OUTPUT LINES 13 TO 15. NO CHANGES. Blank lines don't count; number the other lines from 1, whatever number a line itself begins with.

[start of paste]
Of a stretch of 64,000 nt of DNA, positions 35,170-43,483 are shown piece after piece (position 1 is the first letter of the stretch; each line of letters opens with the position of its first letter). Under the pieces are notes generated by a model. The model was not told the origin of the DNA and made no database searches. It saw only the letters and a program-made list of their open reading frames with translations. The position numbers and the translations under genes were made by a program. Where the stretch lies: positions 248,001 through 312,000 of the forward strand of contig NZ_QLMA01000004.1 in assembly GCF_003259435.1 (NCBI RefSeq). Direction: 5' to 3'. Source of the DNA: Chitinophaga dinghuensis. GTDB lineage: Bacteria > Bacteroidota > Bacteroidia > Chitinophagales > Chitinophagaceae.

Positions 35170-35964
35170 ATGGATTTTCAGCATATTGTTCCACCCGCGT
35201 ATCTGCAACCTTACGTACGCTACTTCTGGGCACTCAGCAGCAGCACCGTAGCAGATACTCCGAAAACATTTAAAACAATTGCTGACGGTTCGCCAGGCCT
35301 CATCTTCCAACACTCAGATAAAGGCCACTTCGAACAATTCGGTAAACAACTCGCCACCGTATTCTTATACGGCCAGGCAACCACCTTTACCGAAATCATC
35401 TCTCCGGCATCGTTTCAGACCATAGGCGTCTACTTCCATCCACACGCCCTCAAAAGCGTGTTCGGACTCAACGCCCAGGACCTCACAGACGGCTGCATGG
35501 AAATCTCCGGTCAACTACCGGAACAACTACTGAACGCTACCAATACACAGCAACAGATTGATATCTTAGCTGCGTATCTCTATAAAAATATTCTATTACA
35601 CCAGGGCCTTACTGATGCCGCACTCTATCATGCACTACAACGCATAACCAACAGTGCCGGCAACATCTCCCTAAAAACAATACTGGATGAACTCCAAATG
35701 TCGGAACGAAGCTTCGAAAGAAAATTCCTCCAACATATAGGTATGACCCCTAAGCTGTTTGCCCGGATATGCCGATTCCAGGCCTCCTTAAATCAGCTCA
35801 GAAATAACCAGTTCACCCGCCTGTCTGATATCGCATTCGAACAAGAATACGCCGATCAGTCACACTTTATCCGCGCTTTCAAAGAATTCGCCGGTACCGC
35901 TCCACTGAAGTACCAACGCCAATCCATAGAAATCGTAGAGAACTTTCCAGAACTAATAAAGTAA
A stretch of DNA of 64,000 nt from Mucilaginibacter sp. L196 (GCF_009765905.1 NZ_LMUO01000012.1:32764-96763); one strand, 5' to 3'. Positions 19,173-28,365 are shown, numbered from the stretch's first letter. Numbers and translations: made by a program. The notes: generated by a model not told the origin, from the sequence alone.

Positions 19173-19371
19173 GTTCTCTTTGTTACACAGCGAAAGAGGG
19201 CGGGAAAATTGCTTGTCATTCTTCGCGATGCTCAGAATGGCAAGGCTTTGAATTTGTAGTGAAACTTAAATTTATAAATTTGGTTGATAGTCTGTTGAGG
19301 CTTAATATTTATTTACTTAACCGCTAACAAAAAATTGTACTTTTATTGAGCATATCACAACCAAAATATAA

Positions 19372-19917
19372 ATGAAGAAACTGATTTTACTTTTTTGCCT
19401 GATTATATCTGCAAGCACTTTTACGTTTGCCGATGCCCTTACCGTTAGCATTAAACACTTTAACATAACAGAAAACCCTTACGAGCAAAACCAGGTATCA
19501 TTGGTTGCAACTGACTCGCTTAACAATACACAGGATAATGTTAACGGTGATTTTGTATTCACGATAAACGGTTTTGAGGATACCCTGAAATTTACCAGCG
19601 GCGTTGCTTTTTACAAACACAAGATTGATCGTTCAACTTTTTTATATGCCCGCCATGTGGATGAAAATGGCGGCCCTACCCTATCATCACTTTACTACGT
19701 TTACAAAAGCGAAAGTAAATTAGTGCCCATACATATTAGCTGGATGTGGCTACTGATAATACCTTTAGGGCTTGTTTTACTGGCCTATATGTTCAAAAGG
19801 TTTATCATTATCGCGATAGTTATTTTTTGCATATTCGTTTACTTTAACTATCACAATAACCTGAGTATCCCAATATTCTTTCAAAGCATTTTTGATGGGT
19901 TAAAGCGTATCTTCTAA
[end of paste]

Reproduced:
Positions 19173-19371
19173 GTTCTCTTTGTTACACAGCGAAAGAGGG
19201 CGGGAAAATTGCTTGTCATTCTTCGCGATGCTCAGAATGGCAAGGCTTTGAATTTGTAGTGAAACTTAAATTTATAAATTTGGTTGATAGTCTGTTGAGG